This Holiday season stay real and go local with a fresh locally grown tree. It may come as a surprise to many, but Florida has thriving local Christmas tree farms around the state. Just because Florida is a warm climate in the deep south does not mean Christmas trees are not grown here. Even though Florida is known for palms and citrus, Christmas trees are produced here. While the varieties of trees grown may not be the fir and spruce so often associated with a live tree; the Christmas tree varieties available are excellent trees for your Holiday decorating. Many of the varieties grown are native and have been used by locals going back to Florida’s early settlements. They also offer the experience of going to a farm directly to pick out and cut your perfect tree. It does not get any fresher than that, and the experience of going to a local farm is definitely a highlight of the season. It takes a large amount of care, trimming, and shaping over years to produce the 4 to 8 ft. trees that are popular in many homes. Farmers work year-round to bring a great product and Holiday experience to their local communities and beyond.
The Florida Christmas Tree Association, a statewide network of Christmas tree growers, maintains a farm list you can use to find local tree farms (Florida Christmas Tree Association (flchristmastrees.com). The Florida Department of Agriculture and Consumer Services also maintains an interactive map of local tree farms which you can access at the Christmas Tree Farms in Florida- Christmas Tree Farms in Florida – Florida Department of Agriculture & Consumer Services (fdacs.gov). With several tree farms across the Panhandle, make a drive out to a farm convenient for you and hand pick your tree. Be sure to pack some gloves, a saw, and maybe a holiday picnic. It is a good idea to check the weather and call the farm before you go to determine what activities, hours, and other amenities they may have.
Once you get out to a Christmas tree farm, you will need to find that perfect tree. Here are some tips and info to make your search easier.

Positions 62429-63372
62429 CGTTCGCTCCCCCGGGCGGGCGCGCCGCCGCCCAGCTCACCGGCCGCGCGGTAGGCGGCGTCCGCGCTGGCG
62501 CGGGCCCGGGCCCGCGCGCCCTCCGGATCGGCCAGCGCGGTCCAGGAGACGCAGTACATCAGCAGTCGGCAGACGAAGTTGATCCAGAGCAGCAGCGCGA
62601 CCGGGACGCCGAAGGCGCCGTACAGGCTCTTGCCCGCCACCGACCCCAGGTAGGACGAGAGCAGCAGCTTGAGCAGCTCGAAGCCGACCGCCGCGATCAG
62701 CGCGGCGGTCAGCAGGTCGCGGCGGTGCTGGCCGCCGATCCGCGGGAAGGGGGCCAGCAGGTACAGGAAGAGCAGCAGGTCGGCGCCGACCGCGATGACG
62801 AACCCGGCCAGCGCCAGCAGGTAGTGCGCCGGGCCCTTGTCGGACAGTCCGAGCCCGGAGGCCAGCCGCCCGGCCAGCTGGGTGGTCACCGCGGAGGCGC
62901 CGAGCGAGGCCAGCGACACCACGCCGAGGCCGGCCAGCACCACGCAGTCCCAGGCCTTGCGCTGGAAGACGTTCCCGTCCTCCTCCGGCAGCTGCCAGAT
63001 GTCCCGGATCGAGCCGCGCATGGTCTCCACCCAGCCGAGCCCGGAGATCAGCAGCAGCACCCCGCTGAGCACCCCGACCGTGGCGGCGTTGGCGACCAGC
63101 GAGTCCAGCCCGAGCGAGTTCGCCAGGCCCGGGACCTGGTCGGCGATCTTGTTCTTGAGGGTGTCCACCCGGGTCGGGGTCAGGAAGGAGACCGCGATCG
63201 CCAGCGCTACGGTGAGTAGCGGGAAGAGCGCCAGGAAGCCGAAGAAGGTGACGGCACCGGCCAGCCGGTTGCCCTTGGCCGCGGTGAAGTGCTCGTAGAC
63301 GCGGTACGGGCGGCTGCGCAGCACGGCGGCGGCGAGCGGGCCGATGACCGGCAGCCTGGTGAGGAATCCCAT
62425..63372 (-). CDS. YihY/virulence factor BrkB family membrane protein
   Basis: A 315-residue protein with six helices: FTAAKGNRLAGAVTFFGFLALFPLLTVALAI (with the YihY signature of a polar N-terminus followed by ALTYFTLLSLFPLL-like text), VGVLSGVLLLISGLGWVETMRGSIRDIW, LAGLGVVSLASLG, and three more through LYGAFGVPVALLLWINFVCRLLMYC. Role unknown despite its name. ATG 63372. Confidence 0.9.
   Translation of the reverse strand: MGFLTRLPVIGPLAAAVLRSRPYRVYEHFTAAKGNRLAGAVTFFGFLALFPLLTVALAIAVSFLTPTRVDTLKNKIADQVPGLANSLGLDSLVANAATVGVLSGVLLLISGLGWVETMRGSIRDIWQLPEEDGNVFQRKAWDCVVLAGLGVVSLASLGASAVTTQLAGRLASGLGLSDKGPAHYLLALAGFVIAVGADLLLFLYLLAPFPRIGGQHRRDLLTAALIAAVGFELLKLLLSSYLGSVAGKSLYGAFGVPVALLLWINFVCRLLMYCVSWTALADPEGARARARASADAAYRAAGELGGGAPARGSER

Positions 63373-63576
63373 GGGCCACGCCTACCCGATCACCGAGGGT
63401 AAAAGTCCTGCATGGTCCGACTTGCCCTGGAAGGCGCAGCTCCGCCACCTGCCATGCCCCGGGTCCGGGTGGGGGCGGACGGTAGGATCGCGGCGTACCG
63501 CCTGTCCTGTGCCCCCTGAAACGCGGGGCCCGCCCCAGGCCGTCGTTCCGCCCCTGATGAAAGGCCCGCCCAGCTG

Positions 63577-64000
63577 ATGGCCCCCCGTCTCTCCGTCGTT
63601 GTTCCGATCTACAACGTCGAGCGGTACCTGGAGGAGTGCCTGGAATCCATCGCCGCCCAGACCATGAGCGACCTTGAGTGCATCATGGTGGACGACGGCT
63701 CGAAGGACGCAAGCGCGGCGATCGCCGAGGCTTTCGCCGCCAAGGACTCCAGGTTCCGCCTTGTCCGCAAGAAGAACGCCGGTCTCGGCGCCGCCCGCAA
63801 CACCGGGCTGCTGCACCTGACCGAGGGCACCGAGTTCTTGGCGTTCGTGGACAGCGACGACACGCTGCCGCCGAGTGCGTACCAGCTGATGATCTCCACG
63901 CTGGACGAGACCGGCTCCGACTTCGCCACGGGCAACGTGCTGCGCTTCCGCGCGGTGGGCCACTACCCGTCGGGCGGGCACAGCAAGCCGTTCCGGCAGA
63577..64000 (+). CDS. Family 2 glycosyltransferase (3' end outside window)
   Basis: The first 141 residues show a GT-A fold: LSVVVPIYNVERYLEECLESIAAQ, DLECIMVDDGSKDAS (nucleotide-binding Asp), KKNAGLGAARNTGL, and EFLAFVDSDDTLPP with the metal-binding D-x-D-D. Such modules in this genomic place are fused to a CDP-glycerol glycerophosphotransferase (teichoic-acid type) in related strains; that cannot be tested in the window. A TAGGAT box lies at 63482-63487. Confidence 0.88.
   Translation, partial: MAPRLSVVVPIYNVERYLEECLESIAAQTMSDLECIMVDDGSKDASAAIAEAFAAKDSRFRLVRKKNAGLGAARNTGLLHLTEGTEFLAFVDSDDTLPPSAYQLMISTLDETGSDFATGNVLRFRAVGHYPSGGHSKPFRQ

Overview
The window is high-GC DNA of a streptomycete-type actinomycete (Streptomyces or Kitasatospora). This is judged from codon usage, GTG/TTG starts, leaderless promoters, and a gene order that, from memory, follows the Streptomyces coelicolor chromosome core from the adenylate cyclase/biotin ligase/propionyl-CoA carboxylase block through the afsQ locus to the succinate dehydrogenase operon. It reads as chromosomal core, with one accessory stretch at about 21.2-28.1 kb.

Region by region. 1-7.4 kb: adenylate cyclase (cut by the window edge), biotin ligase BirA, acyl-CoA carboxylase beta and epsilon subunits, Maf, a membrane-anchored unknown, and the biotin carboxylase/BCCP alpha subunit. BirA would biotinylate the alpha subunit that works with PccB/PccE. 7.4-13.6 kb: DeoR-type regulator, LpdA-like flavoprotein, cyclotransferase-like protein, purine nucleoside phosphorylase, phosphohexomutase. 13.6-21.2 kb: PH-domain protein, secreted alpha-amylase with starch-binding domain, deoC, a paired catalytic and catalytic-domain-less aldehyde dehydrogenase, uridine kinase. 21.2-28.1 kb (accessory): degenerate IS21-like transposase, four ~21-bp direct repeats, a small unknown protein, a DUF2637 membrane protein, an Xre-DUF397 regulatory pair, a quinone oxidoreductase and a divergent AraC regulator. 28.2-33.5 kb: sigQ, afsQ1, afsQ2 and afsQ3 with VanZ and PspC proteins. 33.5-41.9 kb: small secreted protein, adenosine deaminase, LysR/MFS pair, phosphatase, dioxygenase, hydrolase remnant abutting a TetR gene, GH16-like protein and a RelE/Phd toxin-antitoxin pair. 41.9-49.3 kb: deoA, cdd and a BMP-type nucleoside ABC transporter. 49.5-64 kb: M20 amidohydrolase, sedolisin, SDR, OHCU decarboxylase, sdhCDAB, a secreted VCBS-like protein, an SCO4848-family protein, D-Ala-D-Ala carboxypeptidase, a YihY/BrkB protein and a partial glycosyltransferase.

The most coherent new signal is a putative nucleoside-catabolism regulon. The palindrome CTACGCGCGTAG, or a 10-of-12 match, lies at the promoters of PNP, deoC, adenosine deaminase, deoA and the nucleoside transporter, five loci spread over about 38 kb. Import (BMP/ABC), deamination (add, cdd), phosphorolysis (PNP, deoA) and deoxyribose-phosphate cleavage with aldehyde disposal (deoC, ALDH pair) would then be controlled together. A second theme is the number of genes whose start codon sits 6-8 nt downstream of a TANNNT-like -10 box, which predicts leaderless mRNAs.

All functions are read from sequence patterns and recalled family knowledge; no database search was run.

First and foremost, measure the space you are going to put the tree in to determine what size tree you will be looking for. Having more tree than you have space and height is sure to be a difficult struggle when you get the tree home. Next, determine what tree species you prefer. At Florida Christmas tree farms you are likely to find the following types of trees:
Eastern Red-Cedar- This is a handsome native tree that has long been used for traditional Christmas trees. It has a good form and excellent fragrance, with bright green foliage and lighter branches. These trees do well with lighter ornaments but will hold some larger ornaments.
Sand Pine- This is a native pine that grows well here and can be pruned to make a great Christmas tree. They have stiff branches and fairly short needles which work well for larger ornaments. They have an excellent pine scent as well.
Virginia Pine- This species is similar and related to sand pine, but its native range is further north. It is the mainstay of southern Christmas tree farms across the southeast. It has nice foliage, stout branches for large ornaments, and the outstanding pine scent many people love.
Leyland cypress- This tree is a hybrid between Monterey cypress and Alaska cedar and is very fast growing. It is popular as a Christmas tree and has handsome sprays of foliage that are deep green. The branches are light and soft, which makes it easy to decorate but can be a challenge for heavy ornaments. They have a nice light scent, which can be good for those that are more sensitive to strong evergreens.
Arizona Cypress- This is a heat and drought tolerant tree that has become more popular with growers in recent years. It is somewhat like both red-cedar and Leyland cypress, but it often has a unique blue green color. The branches are lighter and tend to do better with lighter ornaments.
Based on the information for the common trees grown in our area, pick a tree that suits you. There is certainly one for all needs, and the best part is you can look the trees over well at a farm.
Once you find your ideal tree it is time to cut and get it home. Once you have it home keeping it fresh and green all season long requires some care. It is important to make sure your tree always has water and does not go dry. Once a tree dries out it will stop taking up water and start to lose needles. Get the tree in water as soon as you can, then check and add water daily. Be sure that the water level is deep enough in the stand that the cut surface is submerged. A well-watered tree will stay fresh and supple throughout the Holidays. Be sure to keep your tree away from major heat sources for safety and to slow the drying process.